The average MMO now isn’t about community, interaction, world building, unique builds, exploration, or adventure. It’s about advancing character skill. Like I said before, that is what separates MMOs from other multiplayer genres. That doesn’t mean developers should limit themselves to this very narrow vision. Yet that’s exactly what happened with Bless, Albion, and Black Desert Online (2017 and 2018’s largest new MMO releases). That’s why pay to win is a thing – character power is all that matters. These games are absolutely terrible prospects for anyone who wants to do more in a virtual world than simply grind their lives away.

Elder Scrolls Online and Final Fantasy XIV are great, but I want to see a new developer embrace their values. Diving into the niche instead of broadening the scope might not create the next Fortnite, but it can pay out all the same.

The inclusion of MMO-lite-lite games ruined the identity of the genre.

Gacha Gaming

I’m going to keep this short. Gacha gaming is a plague. For those unfamiliar, Gacha refers to all of those loot box heavy mobile games you see on Android and Apple stores. With very few exceptions (shout out to Sdorica Sunset), they are completely mindless drivel that exist solely to hook players into spending money to gamble that they can advance further, faster, or both.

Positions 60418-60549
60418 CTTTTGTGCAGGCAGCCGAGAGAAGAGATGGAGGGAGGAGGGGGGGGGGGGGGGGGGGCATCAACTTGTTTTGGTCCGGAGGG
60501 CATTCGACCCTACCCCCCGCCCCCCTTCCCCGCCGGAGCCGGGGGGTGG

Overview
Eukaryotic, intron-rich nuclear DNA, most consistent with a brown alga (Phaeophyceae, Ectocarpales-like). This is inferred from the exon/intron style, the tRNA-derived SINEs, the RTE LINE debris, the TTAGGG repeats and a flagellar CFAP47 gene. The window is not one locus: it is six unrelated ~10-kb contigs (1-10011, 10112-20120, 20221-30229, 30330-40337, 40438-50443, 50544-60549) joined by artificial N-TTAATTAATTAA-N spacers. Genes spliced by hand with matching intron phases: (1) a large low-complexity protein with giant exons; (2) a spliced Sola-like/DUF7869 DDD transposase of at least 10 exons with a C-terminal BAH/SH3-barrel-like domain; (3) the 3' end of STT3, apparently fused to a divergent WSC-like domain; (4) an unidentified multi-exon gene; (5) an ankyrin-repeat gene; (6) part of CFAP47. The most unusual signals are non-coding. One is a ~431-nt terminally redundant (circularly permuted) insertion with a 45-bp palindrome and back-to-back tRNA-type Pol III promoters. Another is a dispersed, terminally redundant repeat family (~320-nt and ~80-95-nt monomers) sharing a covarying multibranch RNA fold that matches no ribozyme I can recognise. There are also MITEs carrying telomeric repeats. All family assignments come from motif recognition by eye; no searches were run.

And before they were popular on mobile devices, they were fueling free to play Korean MMOs in the first decade of the 2000s.

Survival Treadmill

rust rock

A Survival Gamer’s Best Friend

Every month there’s a new survival game on Steam. These games have consumed the top MMOs have to offer and regurgitated a zombified mess. The idea is great – live as long as you can in a hostile land. The execution is frustrating – get more stuff first so nobody else can have any stuff. These games revolve around playing non-stop. When you stop playing, other people take away your ability to survive. Taking away your survival leads to death. When you die, you lose everything.

Instead of learning from rogue-lites that death can be a fun game concept, survival game developers eschew that lesson in favor of telling players just to hop back on that gear/level treadmill and try to survive a little longer. Obviously people enjoy this or games like Rust and ARK wouldn’t be so popular. It also led to booming battle royales, essentially condensed survival games. Survival and battle royale games both revolve around collecting gear to deprive others of said gear with high degrees of randomness and chaos. The buildup is simply shorter and the stakes lower. This blurs the line between character skill and player skill in a way that absolves players of responsibility on both fronts. And I think that’s a dangerous line to walk. When people can justify blaming something else for their failures they will, and there is no shortage of things to blame in survival or battle royale games.